Now, if you’re from out of town, this apartment may not look like anything grand.  But, again, by NYC standards, this is a very spacious abode.  As a single person, the apartment was an amazing size, and while my friends all lived close-by, 135th & Madison was an ideal location.  Slowly, though, some problems did rear their ugly heads.  We’ll get into all of that.  But first, bask with slightly-less-naïve-renter-Rebecca for a moment, in the glow of a new apartment.

Any Harlem fans out there?  Tell me what you love above 100th Street!

Images:  (1) WikiVoyage, (2) NYCGo, (3) Rebecca for Happy City Living, (4-6) Riverton Square, All others Rebecca for Happy City Living

Movin’ On Up

8 Apr

I now know that there are three options when moving apartments in the city.  When I was moving out of my Sunset Park apartment, I thought there were only two options.  I’ll tell you about those two first, so that you can see where my head was at the time.  You’ll have to wait with baited breath for the third option – the “right” option – until tomorrow.  Poor you.

So…Options 1 and 2:

The beauty of having lots of space in an apartment – an office, plus a catch-all room – as a single person is that you get the chance to accumulate lots of prized belongings unnecessary items.  Unfortunately, when it’s time to leave your palatial space, you have to move your monstrous pile of possessions into your new place.  Or you have to part with some of them, which I have a hard time doing.  Agent Owens tells me I’m a hoarder.  I’m actually not, but when I do spend my money, I buy furniture and home goods that I really love.  So, letting go of them if/when I downsize is always hard.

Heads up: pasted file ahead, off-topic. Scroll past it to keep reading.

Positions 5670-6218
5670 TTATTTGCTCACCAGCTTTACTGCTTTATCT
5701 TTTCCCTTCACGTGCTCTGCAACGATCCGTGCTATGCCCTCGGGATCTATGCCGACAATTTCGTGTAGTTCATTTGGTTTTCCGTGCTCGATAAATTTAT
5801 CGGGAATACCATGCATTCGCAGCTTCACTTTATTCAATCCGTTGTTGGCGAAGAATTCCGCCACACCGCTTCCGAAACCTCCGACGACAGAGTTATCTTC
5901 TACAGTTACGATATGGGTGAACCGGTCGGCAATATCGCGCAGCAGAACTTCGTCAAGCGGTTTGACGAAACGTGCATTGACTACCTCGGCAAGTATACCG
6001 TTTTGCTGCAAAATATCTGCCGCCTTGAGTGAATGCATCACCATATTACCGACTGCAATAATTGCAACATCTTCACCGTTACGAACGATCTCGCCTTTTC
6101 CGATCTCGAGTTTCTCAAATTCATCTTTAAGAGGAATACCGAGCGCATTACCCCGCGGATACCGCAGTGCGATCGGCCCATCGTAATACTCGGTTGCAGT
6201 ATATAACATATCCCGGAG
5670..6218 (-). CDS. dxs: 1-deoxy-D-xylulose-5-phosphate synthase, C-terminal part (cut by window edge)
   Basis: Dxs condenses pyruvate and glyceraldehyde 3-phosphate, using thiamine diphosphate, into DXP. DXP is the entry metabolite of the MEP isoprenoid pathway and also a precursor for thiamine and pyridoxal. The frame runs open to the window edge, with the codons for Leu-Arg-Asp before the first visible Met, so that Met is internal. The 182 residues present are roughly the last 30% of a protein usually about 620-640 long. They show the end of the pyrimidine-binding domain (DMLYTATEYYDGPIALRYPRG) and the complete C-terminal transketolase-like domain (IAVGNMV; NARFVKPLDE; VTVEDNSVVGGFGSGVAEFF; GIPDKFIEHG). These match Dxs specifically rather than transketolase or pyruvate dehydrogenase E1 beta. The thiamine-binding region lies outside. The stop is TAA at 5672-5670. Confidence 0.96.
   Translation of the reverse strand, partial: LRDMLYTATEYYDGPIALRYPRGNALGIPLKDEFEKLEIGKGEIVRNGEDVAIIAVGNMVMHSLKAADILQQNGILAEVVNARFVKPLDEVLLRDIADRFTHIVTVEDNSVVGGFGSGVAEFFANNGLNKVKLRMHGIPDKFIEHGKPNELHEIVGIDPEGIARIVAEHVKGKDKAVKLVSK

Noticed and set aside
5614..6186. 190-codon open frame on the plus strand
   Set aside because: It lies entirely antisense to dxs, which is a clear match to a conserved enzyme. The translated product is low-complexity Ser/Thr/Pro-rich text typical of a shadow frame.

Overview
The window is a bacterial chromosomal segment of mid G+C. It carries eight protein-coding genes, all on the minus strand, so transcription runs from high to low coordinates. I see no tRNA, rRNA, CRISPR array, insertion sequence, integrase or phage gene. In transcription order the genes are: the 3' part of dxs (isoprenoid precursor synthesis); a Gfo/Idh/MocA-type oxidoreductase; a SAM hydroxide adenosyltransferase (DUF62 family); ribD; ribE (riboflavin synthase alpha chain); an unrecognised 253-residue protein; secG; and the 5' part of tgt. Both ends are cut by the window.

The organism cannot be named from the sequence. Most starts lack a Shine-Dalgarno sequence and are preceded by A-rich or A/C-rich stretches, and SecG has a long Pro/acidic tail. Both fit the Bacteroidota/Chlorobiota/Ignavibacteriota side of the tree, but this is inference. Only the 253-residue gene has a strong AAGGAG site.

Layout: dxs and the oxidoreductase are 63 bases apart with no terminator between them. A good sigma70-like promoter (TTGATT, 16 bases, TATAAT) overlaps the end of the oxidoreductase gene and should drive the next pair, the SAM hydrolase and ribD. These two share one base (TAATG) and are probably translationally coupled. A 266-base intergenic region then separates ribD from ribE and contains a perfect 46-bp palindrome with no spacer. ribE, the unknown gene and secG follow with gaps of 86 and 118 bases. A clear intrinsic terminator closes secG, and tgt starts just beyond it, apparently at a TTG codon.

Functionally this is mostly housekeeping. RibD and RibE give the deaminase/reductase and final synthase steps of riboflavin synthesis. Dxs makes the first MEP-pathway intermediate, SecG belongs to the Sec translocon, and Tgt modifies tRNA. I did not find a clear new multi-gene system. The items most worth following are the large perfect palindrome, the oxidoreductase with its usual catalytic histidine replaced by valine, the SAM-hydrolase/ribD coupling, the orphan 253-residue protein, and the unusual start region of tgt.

This is a red jewelery dresser I picked up at Pier 1. I used it to store candles (my house always has candles lit). Seriously, though, what kind of 20-something city-dweller has room for a random furniture piece like this? Yes, I had too much space for my own good.

When I moved out of Sunset Park, I moved up to Harlem, and joy of all joys, the place was big enough to hold almost everything I owned.  As my interwebs idol, Sherry, from Young House Love would say, “Oh happy day!”

So, once I secured my second “new” place (which I’ll tell you all about, if you stay tuned next week), I got down to planning my move.  In my brain, “moving” meant you boxed your stuff up and hired a big moving company to transport everything you own to your new digs.  Reasonable, right?  I thought so, too.  And off I went to call all the moving companies that advertised low rates on TV commercials.  Thought process:  How much could it cost to move an apartment?  Maybe like $300?  That’s kind of a lot, but, oh well!  Gotta do it!

  • R: Oh, hi.  I was calling to get a quote for moving my one bedroom apartment.
  • Moving company X: Ok.  Please list the items you need moved.
  • R: 1 couch, 1 overstuffed chair, 1 coffee table, 1 flatscreen, 1 TV stand, 1 tall lamp, 1 short lamp, 1 kitchen table, 1 bookshelf, 1 desk, 1 file cabinet, 5 chairs, 1 mattress, 1 box spring, 3 dressers, 1 vanity table, 2 large mirrors, 1 chaise lounge, 2 plants, 20 boxes…. (insert 50 more things I owned at the time).
  • Moving company X: That will be $900.
  • R: *GASP*
  • Moving company Y: $1000.
  • R: *GASP GASP*
  • Moving company Z: $100000000000.
  • R: Oh shit.

Not gonna work.  Ya know how in life they say you should have enough money saved up to cover you’re a$$ for three months?  Yea, well I didn’t have enough for one month, let alone an extra $1000 lying around.  Option 1, the hire-movers-like-they-do-in-the-movies method, was officially out.